China baby boom wagers go bust in stocks as kids cost too much


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A nurse takes care of newborn infants at a womens and childrens hospital in Taiyuan city, northwest Chinas Shanxi province, China. A nurse takes care of newborn infants at a womens and childrens hospital in Taiyuan city, northwest Chinas Shanxi province, China.
Nine months after stock-market wagers on a baby boom in China reached record levels, the bets have turned into some of the nation’s biggest losers as living costs deter couples from having more than one child.
While milk-powder producers Biostime International Holdings Ltd. (1112) and Yashili International Holdings Ltd. (1230) surged to all-time highs after the ruling Communist Party relaxed its one-child policy last November, the stocks have lost at least 40 percent this year, with Biostime leading declines in the MSCI China Index. Hengan International Group Co. (1044), a diaper maker, has dropped 8.4 percent even as the MSCI gauge rose 5.5 percent.
Less than 3 percent of the 11 million Chinese couples eligible for another child applied for permission by the end of May, jeopardizing government efforts to bolster a population that the United Nations predicts will start shrinking by 2030. Raising a child from birth through to 18 years of age costs about 23,000 yuan ($3,745) a year, according to Credit Suisse Group AG, equivalent to 43 percent of the average household income in China.
“There was too much speculation about a baby boom,” Zhang Gang, a strategist at Central China Securities Co. in Shanghai, said by phone on Aug. 8. “Baby-related stocks still have room to fall further.”
China loosened family-planning restrictions first imposed in the late 1970s, allowing couples to have two children if either parent is an only child. There were about 271,000 applications to have a second child by the end of May and 241,000 received approval, according to China’s National Health & Family Planning Commission.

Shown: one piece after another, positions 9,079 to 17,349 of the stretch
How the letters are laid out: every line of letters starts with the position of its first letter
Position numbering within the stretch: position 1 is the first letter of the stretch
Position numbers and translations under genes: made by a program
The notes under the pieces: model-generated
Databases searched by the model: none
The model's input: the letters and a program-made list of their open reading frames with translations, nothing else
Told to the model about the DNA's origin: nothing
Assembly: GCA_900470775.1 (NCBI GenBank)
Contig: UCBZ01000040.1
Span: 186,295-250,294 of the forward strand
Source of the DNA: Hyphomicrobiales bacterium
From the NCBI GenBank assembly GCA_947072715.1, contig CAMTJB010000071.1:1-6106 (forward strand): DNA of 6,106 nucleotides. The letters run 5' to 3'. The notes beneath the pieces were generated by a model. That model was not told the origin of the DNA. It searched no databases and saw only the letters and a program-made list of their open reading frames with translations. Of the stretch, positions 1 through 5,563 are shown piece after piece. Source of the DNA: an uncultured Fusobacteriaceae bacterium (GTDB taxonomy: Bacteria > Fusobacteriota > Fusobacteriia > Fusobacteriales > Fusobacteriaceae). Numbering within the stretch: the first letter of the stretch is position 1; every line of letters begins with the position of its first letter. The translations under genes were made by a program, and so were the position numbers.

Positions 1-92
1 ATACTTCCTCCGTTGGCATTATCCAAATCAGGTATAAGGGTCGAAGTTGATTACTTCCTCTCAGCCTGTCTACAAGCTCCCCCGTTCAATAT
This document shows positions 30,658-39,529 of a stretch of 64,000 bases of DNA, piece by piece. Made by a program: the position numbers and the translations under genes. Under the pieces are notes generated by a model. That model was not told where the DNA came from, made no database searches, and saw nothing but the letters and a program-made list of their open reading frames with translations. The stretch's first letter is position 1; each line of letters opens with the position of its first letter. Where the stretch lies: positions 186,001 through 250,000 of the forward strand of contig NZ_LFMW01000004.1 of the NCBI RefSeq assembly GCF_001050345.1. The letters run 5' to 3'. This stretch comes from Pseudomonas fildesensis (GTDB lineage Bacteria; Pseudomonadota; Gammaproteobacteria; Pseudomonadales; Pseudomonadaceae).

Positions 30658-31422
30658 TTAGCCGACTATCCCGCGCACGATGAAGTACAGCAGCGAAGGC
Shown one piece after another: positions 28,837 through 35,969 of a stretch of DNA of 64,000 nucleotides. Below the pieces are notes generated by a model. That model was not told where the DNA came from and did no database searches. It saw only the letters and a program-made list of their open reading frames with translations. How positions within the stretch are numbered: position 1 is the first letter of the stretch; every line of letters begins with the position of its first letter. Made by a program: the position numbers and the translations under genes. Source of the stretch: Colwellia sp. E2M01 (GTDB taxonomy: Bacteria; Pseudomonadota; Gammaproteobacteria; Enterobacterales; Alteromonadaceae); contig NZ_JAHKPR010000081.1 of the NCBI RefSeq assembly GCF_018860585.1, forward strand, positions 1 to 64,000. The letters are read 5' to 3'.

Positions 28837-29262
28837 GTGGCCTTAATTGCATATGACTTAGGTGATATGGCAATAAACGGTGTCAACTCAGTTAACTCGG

Economic freedoms
Relaxation of the one-child policy in the world’s most-populous nation is part of the government’s broadest expansion of economic freedoms since at least the 1990s. The MSCI China Index has gained 8.2 percent through yesterday since the reforms were unveiled in November, while the Shanghai Composite Index (SHCOMP) of mainland-traded shares rose 4.9 percent and the Bloomberg China-US Equity Index climbed 10 percent.
Biostime sank to the lowest level since July 2013 yesterday after reporting first-half net income that trailed analysts’ estimates, extending this year’s drop to 52 percent. Chaozhou City, China-based Yashili is down 40 percent this year, while China Huishan Dairy Holdings Co. (6863), the milk producer backed by billionaire Cheng Yu-tung, retreated 35 percent, the second-biggest decline on the MSCI China index.
Biostime fell 4.2 percent at 10:12 a.m. in Hong Kong. Yashili slid 1.1 percent, China Huishan Dairy lost 1.1 percent, while Hengan slipped 0.1 percent. The MSCI China gauge dropped 0.7 percent.
Stock valuations
Losses in dairy-related stocks have been exacerbated by concern over the quality of milk in China, which led to reduced profit margins as producers shifted some of their supply to costlier imports, said Ronald Wan, the chief China adviser at Asian Capital Holdings Ltd. in Hong Kong.
Declines in some baby-related shares have dragged valuations down to “reasonable” levels, according to Templeton Emerging Markets Group’s Mark Mobius, who declined to name specific companies.